June 05, 2013 - A subdivision's access to Deer Lake has neighbors steamed, and the issue's headed to court.
A subdivision of 27 homes, Deer Lake Knolls homeowners jointly own five acres along Deer Lake and has been keeping boats in the water since 1966 by installing seasonal docks.
The homeowners don't live on the lake themselves, so this creates a situation known as "keyholing," which Independence Township addressed with an ordinance in 2007. The Keyhole Ordinance requires a special land use for each new dock. Knolls residents put in a new dock last year, so the township cited them under the ordinance.
Township Supervisor, Pat Kittle said the case which is still under litigation, and set to go to court in July.
Township attorneys recently issued a letter threatening the Knolls' with a citation for any violation of the ordinance, $300 to start and another $500 a day plus court costs until the issue can be clarified.
Township officials met with the Michigan Department of Environmental on June 4 to clarify state laws, and decide how the township will move forward with the issue. Kittle said discussions with the MDEQ and township attorneys will include defining an outlot, permit requirements, state regulations and other issues.
Residents in the Deer Lake Property Owners Association (DLPOA), who live on the lake, cited safety studies that the 72-acre Deer Lake public lake can only safely handle four boats at a time. DLPOA represents 73 riparians, residents with homes directly on the lake. They claim Knolls residents have no right to dock boats at night or use the area for mooring without proper permits.
Knolls' Treasurer Kevin Sharkey said last year the Knolls combined three docks into one because they thought it was more aesthetically pleasing. Homeowners around the lake noticed the new dock, and accused the Knoll's of expanding and moving it farther into the lake to get by silt gathered from a nearby wetland.
Throughout the issue, the association said the Knolls' must get permission to use the lake and comply with wetland environmental codes, and it's the Knolls' responsibility to get the proper permits and the township's responsibility to make sure they're valid.
Sharkey said lake access privileges are reflected in Knolls' home prices and tax bills, the association is grandfathered in, and should not be required to seek a permit.
Kittle said the laws are sketchy and require clarification.
The township was ready to enter into a consent judgment on May 13 after the Knolls' provided the township with a plan for seasonal dockage and included the number of watercraft to be moored overnight for the 2013 watercraft season.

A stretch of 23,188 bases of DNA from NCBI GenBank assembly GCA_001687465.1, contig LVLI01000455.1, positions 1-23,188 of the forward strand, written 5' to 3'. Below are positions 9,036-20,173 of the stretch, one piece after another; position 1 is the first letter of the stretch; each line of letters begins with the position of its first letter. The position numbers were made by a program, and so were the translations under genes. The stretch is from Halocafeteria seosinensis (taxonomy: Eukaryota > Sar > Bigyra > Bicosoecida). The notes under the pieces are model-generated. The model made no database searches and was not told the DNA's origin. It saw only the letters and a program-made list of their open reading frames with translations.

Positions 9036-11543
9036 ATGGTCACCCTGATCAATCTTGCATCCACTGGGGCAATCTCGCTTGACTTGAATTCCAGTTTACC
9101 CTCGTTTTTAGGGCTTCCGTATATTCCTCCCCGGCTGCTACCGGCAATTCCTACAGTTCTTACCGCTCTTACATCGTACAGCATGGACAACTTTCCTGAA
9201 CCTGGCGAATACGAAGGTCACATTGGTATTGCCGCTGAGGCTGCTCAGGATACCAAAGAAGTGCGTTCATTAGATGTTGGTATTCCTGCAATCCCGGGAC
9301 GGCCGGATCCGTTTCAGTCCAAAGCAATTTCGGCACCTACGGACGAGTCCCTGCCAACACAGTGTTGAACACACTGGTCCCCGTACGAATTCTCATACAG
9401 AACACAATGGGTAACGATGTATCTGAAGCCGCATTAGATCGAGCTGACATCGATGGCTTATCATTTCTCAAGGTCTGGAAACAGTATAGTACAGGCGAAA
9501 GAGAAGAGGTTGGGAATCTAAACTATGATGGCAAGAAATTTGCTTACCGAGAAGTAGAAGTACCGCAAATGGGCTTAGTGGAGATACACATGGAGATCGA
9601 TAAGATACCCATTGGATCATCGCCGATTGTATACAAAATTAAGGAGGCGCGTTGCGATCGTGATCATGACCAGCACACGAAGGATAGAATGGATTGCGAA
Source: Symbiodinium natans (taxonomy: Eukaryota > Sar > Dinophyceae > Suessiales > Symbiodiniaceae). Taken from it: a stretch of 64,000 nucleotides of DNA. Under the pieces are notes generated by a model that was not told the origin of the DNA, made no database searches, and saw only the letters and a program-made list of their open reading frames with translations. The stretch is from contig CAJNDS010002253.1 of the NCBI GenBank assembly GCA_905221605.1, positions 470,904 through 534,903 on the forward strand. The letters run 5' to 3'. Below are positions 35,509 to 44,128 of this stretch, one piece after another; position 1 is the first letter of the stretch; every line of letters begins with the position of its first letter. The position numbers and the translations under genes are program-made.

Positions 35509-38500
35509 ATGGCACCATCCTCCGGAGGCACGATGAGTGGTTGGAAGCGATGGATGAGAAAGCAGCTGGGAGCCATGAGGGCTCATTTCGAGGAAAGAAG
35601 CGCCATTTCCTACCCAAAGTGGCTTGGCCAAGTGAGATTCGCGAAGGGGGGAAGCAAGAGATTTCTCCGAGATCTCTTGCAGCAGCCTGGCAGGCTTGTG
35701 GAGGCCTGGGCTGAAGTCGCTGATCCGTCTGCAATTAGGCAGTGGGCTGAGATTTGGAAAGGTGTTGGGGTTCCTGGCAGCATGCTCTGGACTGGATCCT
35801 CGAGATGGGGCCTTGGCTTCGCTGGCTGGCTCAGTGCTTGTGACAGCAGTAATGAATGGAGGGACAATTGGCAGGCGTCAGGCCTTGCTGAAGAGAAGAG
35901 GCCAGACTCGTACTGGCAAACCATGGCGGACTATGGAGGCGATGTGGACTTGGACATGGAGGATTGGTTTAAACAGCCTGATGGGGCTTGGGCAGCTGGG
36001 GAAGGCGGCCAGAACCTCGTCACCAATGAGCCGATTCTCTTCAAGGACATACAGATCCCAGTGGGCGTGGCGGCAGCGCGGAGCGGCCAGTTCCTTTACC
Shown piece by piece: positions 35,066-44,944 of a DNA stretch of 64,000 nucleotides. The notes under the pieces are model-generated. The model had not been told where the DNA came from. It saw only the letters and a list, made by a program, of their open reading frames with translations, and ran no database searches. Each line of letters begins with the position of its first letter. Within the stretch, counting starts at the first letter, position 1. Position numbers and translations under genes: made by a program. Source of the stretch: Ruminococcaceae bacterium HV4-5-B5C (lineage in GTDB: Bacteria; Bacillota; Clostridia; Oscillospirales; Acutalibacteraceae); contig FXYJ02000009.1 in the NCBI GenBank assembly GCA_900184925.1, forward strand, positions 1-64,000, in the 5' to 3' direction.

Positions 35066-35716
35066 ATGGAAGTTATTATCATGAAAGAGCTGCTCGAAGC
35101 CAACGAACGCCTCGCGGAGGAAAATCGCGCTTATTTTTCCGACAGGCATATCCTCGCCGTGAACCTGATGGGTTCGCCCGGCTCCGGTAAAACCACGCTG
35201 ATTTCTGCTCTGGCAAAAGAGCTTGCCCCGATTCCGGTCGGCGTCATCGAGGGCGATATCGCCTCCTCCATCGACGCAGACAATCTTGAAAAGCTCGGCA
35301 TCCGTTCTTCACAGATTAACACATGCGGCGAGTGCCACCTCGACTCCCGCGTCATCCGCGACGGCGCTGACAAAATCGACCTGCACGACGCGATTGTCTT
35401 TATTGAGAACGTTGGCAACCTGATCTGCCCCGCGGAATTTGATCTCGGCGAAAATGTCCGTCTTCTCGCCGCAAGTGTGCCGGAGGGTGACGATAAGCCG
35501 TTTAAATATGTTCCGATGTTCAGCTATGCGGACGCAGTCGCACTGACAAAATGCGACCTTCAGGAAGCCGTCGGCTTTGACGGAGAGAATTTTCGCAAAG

They didn't reach a consent agreement due to a disagreement about how to measure the length of the property.
Sharkey said not every home in the association owns a boat, and all the association is asking for is lake access, which they've had since 1966 with seasonal docks.
Kittle said they reviewed ordinances, conducted meetings, hired attorneys and listened to consultants regarding the issue. DLPOA claims the time and expense is because the Knolls' has failed to comply with Independence Township and state of Michigan ordinances.
DLPOA members said the Knolls' and the township must prove the docks existed legally for them tobe grandfathered. Kittle said the original Keyhole ordinance allows "grandfathering."
"Property owners, on and in surrounding neighborhoods on the lake, pay more in property taxes due to the higher property values on their houses," wrote Kittle.
Sharkey agrees with Kittle and said everyone that has purchased a home in the Knolls also paid extra to have lake access – he also has photos from the 1970s showing the dock.
DLPOA members said they spent time and money keeping the lake clean and safe.
"We are absolutely behind keeping the lake pristine and controlling traffic on the lake," Sharkey responded.
DLPOA said the 73 riparian homes, homes directly on the water, "deserve the same protection against loss of value arising due to the overburdened use and resulting in diminished quality of the lake, the nuisance of a marina, the unsightliness and destruction of otherwise pastoral wetland views."
Kittle said the township works to ensure all laws are complied with "and the best interest of all township residents are being looked after."
Purna Surapaneni, who lives on the lake, said residents living in and around the lake pay their fair share of taxes.
"There certainly must be some kind of fairness and agreement made," he said.
He and his wife's only concern is cleanliness and lake quality.